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Private home in Glacier National Park for sale at $12M

by CHAD SOKOL & MACKENZIE REISS
Daily Inter Lake | October 1, 2021 12:00 AM

One of the few remaining private properties within the bounds of Glacier National Park is up for sale with an asking price of $12 million.

The Glacier Bear Retreat, a pair of recently built houses on nearly an acre of land just west of Lake McDonald, is currently used for ultra-high-end vacation rentals, with rates starting at $11,000 per week during the peak summer months.

"The biggest amenity is it's almost an acre, privately surrounded by the park on all four sides, with Fish Creek and Apgar Creek flowing through and converging on the property," said Gail Lynne Goodwin, an entrepreneur and developer who purchased the property in 2013.

Goodwin said the property at 348 Grist Road was once owned by Milo Apgar, the early settler who lent his name to the nearby Apgar Village. Apgar sold it to a park ranger named Dwight Grist, who built a home there and passed it on to his children.

Originally about 7 acres, the property shrank when the park used eminent domain to make room for construction of the Camas Road in the 1960s, Goodwin said.

"I bought it from Mr. Grist's son, who at the time was living between Paris and Dubai and was in his 70s," she said.

THE HOUSE that Grist built was in disrepair and occupied by small critters after sitting abandoned for more than four decades, Goodwin said. By the time she learned about it, the property had been listed for sale for a year with no offers.

"That blew me away," she said. "So I put it under contract that day, because I realized location is what makes this property so valuable — not the house that seemed to be falling apart."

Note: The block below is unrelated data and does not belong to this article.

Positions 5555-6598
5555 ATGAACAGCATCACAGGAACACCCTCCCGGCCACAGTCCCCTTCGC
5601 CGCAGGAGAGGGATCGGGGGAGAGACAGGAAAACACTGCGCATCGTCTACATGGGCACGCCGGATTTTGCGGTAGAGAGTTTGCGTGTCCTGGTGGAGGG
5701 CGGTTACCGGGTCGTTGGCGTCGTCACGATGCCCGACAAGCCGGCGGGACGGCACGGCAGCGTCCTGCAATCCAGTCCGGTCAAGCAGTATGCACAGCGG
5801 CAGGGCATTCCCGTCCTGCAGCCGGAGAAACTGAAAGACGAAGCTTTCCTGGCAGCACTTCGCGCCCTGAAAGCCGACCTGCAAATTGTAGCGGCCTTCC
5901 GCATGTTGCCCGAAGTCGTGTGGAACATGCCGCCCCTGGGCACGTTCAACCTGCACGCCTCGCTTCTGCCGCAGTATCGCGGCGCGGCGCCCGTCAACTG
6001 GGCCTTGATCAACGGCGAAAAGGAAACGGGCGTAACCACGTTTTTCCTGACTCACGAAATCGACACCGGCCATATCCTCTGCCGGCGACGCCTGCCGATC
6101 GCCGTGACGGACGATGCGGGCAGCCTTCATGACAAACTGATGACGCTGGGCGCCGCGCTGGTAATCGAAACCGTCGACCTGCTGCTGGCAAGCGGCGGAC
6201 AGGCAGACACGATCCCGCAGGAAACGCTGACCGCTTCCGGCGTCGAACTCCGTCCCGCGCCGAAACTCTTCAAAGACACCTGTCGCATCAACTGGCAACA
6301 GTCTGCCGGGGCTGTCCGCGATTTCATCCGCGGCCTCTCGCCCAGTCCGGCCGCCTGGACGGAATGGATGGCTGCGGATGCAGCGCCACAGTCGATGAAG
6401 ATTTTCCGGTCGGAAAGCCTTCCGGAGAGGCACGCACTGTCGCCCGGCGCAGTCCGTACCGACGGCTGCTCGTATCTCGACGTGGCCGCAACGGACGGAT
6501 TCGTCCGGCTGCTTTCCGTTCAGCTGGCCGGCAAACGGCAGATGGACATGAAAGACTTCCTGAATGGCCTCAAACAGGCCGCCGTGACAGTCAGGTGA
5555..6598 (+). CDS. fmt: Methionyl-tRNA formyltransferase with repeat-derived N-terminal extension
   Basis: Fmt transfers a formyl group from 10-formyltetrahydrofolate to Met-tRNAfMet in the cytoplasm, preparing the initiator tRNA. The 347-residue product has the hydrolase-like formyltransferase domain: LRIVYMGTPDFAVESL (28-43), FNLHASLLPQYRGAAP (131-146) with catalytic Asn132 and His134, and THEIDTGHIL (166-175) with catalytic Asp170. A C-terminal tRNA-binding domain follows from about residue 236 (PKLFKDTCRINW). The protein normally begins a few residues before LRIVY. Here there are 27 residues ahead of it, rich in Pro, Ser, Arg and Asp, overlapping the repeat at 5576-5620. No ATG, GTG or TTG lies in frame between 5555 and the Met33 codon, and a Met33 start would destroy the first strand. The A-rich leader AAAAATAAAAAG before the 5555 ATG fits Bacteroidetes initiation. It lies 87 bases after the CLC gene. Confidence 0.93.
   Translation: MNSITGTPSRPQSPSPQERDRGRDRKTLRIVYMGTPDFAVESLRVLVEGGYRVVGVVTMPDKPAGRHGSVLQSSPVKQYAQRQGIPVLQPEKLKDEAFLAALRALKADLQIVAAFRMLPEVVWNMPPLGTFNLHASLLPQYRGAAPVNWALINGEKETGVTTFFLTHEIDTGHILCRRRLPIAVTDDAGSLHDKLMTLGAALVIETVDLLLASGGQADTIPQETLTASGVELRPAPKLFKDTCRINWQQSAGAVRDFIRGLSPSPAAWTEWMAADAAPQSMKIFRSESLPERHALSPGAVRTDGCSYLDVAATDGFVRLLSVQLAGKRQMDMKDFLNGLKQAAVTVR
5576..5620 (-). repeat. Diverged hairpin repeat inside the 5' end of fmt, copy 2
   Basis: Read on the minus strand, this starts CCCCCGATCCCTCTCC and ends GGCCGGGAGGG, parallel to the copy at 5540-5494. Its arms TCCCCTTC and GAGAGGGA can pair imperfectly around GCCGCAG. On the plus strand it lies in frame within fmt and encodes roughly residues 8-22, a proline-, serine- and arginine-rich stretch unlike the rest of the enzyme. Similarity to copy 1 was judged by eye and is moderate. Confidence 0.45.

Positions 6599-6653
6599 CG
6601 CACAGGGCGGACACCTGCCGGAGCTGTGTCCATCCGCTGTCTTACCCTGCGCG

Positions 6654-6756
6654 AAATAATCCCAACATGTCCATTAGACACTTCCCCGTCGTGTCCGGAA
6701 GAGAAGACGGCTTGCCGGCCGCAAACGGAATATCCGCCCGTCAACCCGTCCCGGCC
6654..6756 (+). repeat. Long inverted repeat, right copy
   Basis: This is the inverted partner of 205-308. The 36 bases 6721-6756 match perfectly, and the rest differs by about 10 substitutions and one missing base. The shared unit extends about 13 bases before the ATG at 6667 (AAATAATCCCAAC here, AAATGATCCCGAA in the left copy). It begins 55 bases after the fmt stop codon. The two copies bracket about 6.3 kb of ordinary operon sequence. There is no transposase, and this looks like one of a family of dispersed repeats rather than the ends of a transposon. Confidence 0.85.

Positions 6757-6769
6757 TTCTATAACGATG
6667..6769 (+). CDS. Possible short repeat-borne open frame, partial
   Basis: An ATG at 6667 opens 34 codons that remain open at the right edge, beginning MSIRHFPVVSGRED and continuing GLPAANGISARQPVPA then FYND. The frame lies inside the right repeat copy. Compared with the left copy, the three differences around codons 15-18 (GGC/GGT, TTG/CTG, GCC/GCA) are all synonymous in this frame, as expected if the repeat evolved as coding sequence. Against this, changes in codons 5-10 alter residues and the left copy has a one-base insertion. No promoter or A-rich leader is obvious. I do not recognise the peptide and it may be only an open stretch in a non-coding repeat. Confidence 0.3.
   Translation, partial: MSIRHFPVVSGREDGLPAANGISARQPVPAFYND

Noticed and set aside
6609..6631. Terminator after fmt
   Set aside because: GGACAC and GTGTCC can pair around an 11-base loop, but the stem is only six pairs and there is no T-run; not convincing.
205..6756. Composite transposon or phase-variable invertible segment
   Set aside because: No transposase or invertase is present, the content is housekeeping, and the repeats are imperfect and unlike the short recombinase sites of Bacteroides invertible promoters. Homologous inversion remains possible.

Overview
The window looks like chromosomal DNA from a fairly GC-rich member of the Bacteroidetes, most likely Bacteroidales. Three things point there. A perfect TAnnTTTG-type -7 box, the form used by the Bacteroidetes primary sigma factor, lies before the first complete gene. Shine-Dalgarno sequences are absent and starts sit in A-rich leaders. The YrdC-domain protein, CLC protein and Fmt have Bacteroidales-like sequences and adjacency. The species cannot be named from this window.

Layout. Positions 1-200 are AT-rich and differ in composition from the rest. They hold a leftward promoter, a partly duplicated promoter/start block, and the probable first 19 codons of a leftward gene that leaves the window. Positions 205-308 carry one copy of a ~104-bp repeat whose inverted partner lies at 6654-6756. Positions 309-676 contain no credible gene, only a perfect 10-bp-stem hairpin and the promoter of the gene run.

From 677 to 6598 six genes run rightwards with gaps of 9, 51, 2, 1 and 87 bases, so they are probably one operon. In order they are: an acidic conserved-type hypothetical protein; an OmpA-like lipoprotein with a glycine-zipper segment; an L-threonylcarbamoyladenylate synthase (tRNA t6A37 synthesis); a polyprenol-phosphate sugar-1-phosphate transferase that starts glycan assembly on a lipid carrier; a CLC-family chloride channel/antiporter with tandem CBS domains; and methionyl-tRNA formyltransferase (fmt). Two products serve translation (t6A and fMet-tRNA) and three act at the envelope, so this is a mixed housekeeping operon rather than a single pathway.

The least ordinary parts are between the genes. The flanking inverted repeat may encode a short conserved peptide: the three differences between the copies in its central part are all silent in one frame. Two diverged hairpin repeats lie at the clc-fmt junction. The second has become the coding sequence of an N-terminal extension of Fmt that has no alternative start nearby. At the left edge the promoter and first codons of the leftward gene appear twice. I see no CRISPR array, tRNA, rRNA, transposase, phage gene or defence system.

Goodwin — who also owns the luxurious Snow Bear Chalets on Whitefish's Big Mountain — declined to say what she paid for the Grist property in 2013. But according to luxury real estate website Mansion Global, the listing price was just $369,000.

Within about a year, the old one-story Grist house was replaced with a three-floor, 3,200-square-foot house with four bedrooms and three and a half bathrooms. Goodwin said she had a basement dug to add space without expanding the building's footprint.

"We did everything we could to try to just save and restore the old home, but it was just too far gone," she said. "So we tore down the house and built a new foundation on the existing footprint and built at the same location, so we didn't have to tear down trees or do anything like that. We could be as respectful as possible."

A 500-square-foot guest house featuring two more bedrooms and another bathroom was added last summer.

OPPORTUNITIES TO buy property within a national park are exceedingly rare, even for those who can afford it.

Scott Darkenwald, a broker with Glacier Sotheby's International Realty, said the last time a property comparable to Goodwin's was sold within Glacier National Park was 32 years ago.

"You're buying this property, but along with it, you get over a million acres that you don't have to buy — and it's Glacier Park. To me, that makes it incredibly unique," Darkenwald said. "It really is like a jewel inside of this incredible park."

When the park was established in 1910, its boundaries trapped more than 13,000 acres of land previously claimed by homesteaders. Now, according to Goodwin, there are only about 125 privately owned tracts scattered throughout the park, encompassing fewer than 300 acres.

The Department of the Interior buys up those parcels, known as inholdings, for conservation when it can. But, as Goodwin put it, "They don't have the money."

The National Park Service doesn't place any restrictions on the Grist property. It's subject to the same building and zoning requirements as any other home in Flathead County.

"The owner of this privately held real estate, while within a national park legislative boundary, can bequeath or sell their property," a park spokesperson said in an email. "Additionally, any new planned development on this parcel must comply with state and local building guidelines, planning and approvals."

LOCATION MAY be everything, but Goodwin hasn't skimped on amenities.